(director: Sydney Pollack; screenwriters: Robert Kaufman/Valerie Curtin/Barry Levinson/Robert Garner/Larry Gelbart/Murray Schisgal/Elaine May/story by Larry Gelbart and Don McGuire; cinematographer: Owen Roizman; editors: Fredric Steinkamp/William Steinkamp; music: Dave Grusin; cast: Dustin Hoffman (Michael Dorsey/Dorothy Michaels), Jessica Lange (Julie), Teri Garr (Sandy), Dabney Coleman (Ron), Charles Durning (Les), Bill Murray (Jeff), Sydney Pollack (George Fields), Geena Davis (April), Peter Gatto (Rick); Runtime: 116; MPAA Rating: PG; producers: Sydney Pollack/Dick Richards; Columbia; 1982)

“I found this polished sitcom comedy to be a drag.”

Reviewed by Dennis Schwartz

I found this polished sitcom comedy to be a drag, an overrated crowd pleaser (it was budgeted at $22 million and earned close to $100 million domestically, the highest take Columbia Pictures had ever had for a comedy). This “man dresses up as a woman” spoof asks the viewer to play dumb and in a suspension of disbelief accept Dustin Hoffman as a woman who attracts a wide TV audience when cast in a soap opera. It’s not possible for even the most average person to believe Dustin is a chick without being inebriated. Sydney Pollack (“The Electric Horseman”/ “Havana “/”Bobby Deerfield”) directs, supposedly in a constant torrid battle with the compulsive, difficult to work with Dustin over artistic decisions. It’s based on the story by Larry Gelbart and Don McGuire, and written by a host of writers–most were fired during the course of the embattled film. It also went through several directors including Hal Ashby and Dick Richards, before going to coproducer Sydney Pollack.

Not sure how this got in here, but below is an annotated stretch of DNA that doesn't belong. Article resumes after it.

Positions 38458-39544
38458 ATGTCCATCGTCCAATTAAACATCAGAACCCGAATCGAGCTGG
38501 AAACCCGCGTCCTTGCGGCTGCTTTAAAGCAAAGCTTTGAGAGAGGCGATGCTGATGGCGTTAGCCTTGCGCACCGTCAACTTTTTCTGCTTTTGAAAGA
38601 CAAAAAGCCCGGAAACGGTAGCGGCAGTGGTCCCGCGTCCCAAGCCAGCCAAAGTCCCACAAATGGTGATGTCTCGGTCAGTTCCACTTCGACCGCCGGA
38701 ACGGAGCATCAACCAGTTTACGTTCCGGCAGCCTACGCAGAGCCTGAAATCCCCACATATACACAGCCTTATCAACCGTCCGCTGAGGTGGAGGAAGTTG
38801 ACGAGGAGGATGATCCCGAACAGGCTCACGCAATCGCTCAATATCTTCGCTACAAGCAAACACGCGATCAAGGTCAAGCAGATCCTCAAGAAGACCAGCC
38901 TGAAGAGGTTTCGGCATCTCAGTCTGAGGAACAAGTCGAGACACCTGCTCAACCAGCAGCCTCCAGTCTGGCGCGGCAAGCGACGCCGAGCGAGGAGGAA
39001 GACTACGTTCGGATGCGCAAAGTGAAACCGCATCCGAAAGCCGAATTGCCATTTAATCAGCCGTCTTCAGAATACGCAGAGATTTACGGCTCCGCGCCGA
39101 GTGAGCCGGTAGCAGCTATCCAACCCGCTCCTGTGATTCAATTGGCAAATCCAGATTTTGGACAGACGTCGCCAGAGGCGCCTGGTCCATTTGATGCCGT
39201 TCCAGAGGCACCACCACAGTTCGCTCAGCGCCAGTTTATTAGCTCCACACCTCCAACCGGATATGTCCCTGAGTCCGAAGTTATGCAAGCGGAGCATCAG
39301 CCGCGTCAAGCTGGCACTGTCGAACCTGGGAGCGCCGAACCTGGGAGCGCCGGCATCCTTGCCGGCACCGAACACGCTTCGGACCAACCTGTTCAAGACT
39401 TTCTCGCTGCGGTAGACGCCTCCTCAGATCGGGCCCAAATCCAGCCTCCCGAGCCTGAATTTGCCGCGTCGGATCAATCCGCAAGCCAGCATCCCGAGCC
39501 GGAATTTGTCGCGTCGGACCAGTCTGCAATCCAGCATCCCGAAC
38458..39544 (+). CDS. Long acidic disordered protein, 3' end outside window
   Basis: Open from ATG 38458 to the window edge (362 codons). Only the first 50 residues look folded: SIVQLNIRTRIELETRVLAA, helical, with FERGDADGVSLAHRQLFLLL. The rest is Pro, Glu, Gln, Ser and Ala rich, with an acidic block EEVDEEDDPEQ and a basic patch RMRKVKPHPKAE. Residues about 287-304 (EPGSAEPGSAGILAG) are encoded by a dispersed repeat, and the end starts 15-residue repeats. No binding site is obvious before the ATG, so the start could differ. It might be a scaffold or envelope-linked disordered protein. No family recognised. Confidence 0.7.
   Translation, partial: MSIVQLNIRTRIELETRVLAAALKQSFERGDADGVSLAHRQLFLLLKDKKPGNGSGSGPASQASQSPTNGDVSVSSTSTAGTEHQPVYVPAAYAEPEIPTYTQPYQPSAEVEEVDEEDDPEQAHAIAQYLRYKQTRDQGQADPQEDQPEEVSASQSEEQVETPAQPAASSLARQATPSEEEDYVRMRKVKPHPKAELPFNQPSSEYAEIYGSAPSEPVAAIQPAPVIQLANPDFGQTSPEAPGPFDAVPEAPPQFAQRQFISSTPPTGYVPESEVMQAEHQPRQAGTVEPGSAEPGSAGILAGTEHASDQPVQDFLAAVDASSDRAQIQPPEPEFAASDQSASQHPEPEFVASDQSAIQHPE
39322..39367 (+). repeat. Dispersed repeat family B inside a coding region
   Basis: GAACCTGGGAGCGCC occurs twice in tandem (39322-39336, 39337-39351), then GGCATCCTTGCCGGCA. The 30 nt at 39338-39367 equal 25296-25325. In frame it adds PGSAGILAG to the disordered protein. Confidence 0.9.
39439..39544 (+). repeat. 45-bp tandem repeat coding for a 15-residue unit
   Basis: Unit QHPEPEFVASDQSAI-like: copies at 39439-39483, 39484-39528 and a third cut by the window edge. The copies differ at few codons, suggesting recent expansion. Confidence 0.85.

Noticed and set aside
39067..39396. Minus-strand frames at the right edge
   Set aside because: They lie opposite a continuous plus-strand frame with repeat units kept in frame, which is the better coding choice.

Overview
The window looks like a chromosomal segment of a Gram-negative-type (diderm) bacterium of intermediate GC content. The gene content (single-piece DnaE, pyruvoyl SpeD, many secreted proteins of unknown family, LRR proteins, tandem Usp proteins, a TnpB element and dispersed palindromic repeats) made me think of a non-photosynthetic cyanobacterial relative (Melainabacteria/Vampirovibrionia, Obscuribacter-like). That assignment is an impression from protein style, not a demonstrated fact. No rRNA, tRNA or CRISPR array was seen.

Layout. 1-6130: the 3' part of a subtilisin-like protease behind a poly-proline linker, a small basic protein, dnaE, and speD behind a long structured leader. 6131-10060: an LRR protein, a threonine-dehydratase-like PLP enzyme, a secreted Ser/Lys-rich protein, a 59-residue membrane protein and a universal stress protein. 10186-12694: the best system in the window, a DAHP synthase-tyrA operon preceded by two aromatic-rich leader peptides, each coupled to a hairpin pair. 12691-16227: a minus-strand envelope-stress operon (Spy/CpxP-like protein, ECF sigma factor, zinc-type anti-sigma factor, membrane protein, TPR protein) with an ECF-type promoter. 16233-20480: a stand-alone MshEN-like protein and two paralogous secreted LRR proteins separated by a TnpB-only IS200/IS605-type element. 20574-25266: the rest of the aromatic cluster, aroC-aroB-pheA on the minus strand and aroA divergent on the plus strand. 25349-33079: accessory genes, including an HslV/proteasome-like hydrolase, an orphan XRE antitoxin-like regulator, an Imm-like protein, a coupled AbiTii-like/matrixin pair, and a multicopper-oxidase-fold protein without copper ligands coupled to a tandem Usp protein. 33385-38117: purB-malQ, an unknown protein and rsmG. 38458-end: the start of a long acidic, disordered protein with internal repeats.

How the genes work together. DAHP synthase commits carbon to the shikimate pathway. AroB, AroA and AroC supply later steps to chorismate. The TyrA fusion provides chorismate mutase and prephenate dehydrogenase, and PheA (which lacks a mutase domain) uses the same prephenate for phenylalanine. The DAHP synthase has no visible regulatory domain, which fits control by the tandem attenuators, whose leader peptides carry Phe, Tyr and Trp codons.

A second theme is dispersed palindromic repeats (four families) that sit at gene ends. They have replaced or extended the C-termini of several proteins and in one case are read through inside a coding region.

Michael Dorsey (Dustin Hoffman) plays an out of work middle-aged New York City actor whose temperamental and obnoxious behavior alienates all who come into contact with him. The smarmy thesp survives by teaching acting classes and, in his spare time, auditions for parts he never gets. His cynical agent George Fields (Sydney Pollack) tells his lulu of a client he can’t even get him a commercial because no one can put up with all his interference. So the unemployable actor auditions for a popular daytime soap opera, “Southwest General,” as a woman, Dorothy Michaels, and not only gets the part and fools everyone to his real gender, but becomes the show’s big star and a media celebrity. His new popularity makes it hard for the Dustin character to find time to be with his actress girlfriend Sandy (Teri Garr), and he becomes increasingly attracted to the stereotypical soap opera co-star Julie (Jessica Lange). The film focuses on the relationships between Dorothy and Julie, Julie’s father Les (Charles Durning) and Dorothy, and the soap’s director Ron (Dabney Coleman) who is in a relationship with Julie. Dustin’s roommate (Bill Murray) provides some additional comedy with his ad libs.

The comedy rages over cross-dresser jokes, Dustin’s personal relations as a she and a feeble attempt to bring a Billy Wilder “Some Like It Hot” wit to the dialogue.

The film is mostly a crass and forced comedy and is not sharp enough in its simplistic political reflections about women in the workplace to get by alone on Dustin’s showy performance.

Lange won an Oscar for her supporting role.